My name is Rob Christensen and I am product manager on Adobe AIR. First, let me say that it is quite easy to build a desktop application, regardless of underlying technology, that consumes a large amount of memory and/or does not free up memory.
In my experience talking to developers, memory leaks often occur when objects in memory are never cleaned up. For example, imagine a Twitter client that lists tweets from users based around a search keyword. Overtime, more results show and the list becomes longer. If there is not a limit on the maximum number of Tweets visible, memory will, of course, go up over time. Instead, the application should impose a reasonable limit on the number of items that appear in that list.
Performance-Tuning AIR applications
If there are memory leaks in the runtime, we jump on these as quickly as we can. We encourage developers to know about such issues by sending them back to our team using the following feedback form (www.adobe.com/go/wish).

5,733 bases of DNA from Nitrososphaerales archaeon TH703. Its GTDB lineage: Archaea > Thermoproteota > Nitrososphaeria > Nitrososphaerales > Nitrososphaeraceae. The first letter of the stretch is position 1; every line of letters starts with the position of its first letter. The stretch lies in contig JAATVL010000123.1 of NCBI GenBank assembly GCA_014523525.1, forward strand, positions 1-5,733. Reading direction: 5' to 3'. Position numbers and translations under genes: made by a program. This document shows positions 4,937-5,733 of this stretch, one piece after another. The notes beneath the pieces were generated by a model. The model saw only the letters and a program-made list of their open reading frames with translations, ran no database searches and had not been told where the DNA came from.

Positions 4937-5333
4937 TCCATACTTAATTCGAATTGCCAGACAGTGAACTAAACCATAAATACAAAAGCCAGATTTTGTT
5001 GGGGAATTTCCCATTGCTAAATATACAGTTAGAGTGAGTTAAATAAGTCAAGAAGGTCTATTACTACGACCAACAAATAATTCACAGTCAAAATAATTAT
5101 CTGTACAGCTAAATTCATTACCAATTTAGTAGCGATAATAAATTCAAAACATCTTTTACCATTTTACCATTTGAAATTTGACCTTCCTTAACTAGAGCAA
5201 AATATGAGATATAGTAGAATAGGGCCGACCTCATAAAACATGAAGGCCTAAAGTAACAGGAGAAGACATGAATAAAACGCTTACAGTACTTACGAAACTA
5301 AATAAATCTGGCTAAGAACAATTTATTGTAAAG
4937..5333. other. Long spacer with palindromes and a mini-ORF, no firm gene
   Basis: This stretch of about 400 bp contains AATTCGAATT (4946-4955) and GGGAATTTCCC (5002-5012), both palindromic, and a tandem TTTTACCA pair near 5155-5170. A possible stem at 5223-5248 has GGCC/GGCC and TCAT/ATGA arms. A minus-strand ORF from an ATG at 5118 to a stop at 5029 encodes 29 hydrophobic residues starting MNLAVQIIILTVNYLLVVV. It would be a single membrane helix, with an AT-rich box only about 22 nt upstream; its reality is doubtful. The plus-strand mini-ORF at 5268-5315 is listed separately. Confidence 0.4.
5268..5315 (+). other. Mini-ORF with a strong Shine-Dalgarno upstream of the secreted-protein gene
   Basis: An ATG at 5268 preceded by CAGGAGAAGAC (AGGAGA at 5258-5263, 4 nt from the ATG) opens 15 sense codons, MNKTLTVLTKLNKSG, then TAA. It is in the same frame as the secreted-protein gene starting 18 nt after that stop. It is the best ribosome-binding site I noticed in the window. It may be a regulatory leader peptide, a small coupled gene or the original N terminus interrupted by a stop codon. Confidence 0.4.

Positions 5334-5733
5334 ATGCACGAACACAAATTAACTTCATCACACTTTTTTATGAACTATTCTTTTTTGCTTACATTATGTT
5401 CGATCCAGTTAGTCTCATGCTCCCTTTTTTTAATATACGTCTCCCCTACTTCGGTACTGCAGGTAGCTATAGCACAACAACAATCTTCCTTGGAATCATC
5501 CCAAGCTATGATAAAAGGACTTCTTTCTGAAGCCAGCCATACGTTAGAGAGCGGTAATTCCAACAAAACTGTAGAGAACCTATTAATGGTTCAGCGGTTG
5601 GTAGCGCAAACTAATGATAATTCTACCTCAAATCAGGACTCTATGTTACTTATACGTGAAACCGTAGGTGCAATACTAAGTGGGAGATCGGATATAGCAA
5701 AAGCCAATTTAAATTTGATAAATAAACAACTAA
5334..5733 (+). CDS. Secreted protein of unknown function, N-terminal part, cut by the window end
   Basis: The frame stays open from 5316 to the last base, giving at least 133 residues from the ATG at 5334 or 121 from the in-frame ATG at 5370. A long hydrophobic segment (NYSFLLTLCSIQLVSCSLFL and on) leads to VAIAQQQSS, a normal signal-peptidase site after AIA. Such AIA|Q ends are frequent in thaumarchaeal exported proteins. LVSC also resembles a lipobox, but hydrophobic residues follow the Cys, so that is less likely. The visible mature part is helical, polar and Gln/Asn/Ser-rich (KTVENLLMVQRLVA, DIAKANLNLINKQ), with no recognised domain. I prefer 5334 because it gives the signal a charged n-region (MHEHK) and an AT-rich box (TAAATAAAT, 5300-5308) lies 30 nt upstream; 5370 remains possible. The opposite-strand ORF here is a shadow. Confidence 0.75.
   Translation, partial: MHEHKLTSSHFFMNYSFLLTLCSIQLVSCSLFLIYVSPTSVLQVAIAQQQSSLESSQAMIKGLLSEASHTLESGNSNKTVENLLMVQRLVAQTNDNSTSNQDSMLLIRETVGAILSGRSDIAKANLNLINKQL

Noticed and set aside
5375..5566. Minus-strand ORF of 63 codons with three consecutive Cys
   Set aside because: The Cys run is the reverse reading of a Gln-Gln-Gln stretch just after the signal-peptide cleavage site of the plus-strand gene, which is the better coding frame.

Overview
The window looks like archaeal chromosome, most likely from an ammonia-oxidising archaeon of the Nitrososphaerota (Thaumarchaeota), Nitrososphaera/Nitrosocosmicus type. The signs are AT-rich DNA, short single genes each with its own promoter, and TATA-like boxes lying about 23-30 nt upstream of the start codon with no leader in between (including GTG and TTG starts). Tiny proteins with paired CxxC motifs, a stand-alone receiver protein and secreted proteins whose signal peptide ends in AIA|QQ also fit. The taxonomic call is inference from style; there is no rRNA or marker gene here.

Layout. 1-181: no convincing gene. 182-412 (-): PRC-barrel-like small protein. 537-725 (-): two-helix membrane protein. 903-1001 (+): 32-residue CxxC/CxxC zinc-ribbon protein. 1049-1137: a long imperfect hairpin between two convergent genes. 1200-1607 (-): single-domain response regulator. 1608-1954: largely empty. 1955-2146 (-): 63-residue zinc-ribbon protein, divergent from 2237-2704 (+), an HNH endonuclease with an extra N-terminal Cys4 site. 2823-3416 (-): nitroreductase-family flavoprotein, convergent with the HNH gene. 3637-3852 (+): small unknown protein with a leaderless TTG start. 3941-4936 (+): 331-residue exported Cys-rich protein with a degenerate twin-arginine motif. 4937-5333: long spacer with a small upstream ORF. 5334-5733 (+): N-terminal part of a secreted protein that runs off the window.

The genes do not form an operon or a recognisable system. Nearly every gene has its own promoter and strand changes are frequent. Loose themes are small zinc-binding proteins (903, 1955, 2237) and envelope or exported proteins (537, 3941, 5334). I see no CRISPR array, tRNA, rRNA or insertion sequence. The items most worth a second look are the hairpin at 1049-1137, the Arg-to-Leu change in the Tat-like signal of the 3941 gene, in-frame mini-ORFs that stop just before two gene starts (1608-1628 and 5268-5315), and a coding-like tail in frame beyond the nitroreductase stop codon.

If you are using an Ajax framework, you may want to look into whether there are known issues with memory leaks for that particular framework.
So, to summarize, yes, you should always worry about memory when building a desktop application -- whether with AIR or C++. As you are developing your application, you should monitor the memory usage of your application so that you can identify any issues sooner than later. One way to do this is to run longevity tests -- keep your application open over night to see if memory is creeping up.
In general, the tools available for browsers are very limited as well. I expect this will change soon as browser vendors also start providing more hooks into their browsers for identifying memory usage. Hope this helps.
Product Manager, Adobe AIR